If you're lucky enough to do only green-field development, you might think this book would be useless. However, one interpretation of this books is that it is a list of sins to avoid while your playing in the green field. And, many of the techniques can be interpreted as best practices for how to write you code to ensure it's testable. (Of course, you're following test driven development and achieving near 100% coverage, so that would never be a problem with your new code, would it? :-)

My one disappointment with this book was that I was hoping it would provide ideas about how to create higher-level (e.g., functional) tests. Of course, high-level tests are no substitute for unit tests. It's just that I was tasked with creating "some tests" quickly for an entire application, and unit tests are not practical in this particular case, which is my problem, not the author's.

This book is an excellent resource and cookbook for how to add unit tests to an existing code base that lacks tests, and it also provides design and implementation templates to ensure that new code is testable as it's created.


Wednesday, November 05, 2008

vmware-cmd: SystemError=HASH(0x95d8d70)

More tales from the dark side. Trying to start a VM out on an ESXi host:
vmware-cmd  [conn options]  '[datastore] path-to-vm/conf.vmx' start hard
Returns this output:
Fault string: A general system error occurred: Internal error
Fault detail: SystemError=HASH(0x95d8d70)
I spent hours permuting the parameters. And vmware-cmd's -v option doesn't dump out all of the SOAP guts, so I had no view on what was going on. Finally I ran a vifs --dir out on the VM dir and found a bunch of vmware.log files. I fetched one that showed a normal startup and then this:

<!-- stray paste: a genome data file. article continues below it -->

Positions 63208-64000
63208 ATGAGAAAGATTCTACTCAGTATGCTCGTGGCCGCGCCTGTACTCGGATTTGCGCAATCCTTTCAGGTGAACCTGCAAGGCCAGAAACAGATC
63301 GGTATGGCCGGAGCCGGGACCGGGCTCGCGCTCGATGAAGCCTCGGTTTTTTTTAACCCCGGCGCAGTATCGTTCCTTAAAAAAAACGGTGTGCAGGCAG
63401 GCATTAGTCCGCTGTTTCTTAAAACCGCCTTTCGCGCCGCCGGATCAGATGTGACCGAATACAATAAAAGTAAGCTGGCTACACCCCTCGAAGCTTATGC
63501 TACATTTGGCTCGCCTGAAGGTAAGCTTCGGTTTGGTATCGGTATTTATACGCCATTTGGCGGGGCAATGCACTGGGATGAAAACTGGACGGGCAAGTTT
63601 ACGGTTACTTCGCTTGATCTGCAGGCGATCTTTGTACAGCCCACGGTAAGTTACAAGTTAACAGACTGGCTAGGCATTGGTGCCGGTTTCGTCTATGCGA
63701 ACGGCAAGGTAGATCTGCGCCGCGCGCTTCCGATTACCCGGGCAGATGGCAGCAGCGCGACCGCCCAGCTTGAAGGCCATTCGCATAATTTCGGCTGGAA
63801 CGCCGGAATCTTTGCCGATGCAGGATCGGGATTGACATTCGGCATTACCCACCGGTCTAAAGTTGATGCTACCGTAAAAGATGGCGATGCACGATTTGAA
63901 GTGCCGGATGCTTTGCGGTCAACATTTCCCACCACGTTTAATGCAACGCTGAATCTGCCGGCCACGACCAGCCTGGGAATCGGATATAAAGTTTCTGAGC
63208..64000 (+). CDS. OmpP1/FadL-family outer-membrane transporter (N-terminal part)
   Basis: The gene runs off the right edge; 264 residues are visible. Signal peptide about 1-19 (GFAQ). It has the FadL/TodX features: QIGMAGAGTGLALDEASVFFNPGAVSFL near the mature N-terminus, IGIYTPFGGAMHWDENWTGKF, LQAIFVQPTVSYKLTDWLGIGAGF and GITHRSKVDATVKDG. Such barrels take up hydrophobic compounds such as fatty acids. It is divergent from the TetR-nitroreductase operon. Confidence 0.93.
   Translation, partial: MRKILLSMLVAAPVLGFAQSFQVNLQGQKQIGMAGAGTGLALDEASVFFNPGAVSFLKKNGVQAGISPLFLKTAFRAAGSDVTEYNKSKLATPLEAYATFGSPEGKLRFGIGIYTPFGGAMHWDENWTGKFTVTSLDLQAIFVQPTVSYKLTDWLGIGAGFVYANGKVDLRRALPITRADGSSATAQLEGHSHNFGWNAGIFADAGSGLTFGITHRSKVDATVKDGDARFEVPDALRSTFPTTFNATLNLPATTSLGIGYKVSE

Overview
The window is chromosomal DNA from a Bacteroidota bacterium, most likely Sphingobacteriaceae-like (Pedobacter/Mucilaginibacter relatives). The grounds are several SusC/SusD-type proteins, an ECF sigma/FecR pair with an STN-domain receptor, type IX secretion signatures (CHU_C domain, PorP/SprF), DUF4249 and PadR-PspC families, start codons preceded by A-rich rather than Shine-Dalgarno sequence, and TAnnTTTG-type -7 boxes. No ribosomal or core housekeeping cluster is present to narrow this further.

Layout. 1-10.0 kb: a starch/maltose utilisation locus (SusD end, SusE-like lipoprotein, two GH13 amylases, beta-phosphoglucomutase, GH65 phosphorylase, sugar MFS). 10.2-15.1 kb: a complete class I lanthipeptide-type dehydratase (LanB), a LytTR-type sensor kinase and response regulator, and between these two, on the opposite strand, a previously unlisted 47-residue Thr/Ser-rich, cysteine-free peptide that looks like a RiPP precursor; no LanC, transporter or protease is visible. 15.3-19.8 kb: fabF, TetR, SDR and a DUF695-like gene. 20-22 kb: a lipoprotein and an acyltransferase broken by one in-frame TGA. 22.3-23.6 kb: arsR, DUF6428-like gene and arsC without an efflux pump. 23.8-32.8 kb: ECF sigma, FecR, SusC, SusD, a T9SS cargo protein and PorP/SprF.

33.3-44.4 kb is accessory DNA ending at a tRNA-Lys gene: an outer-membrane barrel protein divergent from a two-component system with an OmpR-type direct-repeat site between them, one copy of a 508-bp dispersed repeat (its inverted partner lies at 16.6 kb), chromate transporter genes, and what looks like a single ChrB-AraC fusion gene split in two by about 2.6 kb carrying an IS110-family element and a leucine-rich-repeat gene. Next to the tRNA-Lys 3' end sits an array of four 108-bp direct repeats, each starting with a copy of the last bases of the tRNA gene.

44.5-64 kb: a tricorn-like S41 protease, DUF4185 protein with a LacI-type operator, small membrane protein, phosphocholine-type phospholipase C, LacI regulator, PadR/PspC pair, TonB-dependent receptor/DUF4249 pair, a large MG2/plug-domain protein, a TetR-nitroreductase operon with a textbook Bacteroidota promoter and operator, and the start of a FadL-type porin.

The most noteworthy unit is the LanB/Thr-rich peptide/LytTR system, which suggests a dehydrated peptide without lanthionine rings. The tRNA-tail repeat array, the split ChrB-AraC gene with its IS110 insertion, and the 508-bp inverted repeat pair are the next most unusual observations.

Nov 05 05:51:51.883: vmx| [msg.License.product.expired] This product has expired.
Nov 05 05:51:51.883: vmx| Be sure that your host machine's date and time are set correctly.
There was a botched version of ESXi that we installed that contained a time bomb, and it had come home to roost. Fair enough - our bad, but certainly there could be a better error message than SystemError=HASH(0x95d8d70).


Vmware ESXi - Unable to clone virtual disk

To import a VM from VMware Server to ESXi one must convert the disk by cloning the old one using vmkfstools. Fair enough. Doing this using the ESXi RCLI tools should look something like (based on what I've seen for non-RCLI for ESX):
vmkfstools [conn-options] -i old-disk new-disk -d thin

However, when you do this with RCLI, you get the following useless error message:
Unable to clone virtual disk : A general system error occurred: Internal error

Using the --verbose flag to look at the gory SOAP details I could see that the thin option wasn't getting sent. Looking through the Perl code it looks like one needs to specify both the -d and -a (adapter type) options. Once I added -a lsilogic it worked like a charm.

My big complaint (and I have other examples of this up my sleeve) is if the user makes a simple, bonehead parameter error, the command should point it out rather than saying "general system error...internal error." I hope this post will help someone else out if s/he is unlucky enough to encounter this error message.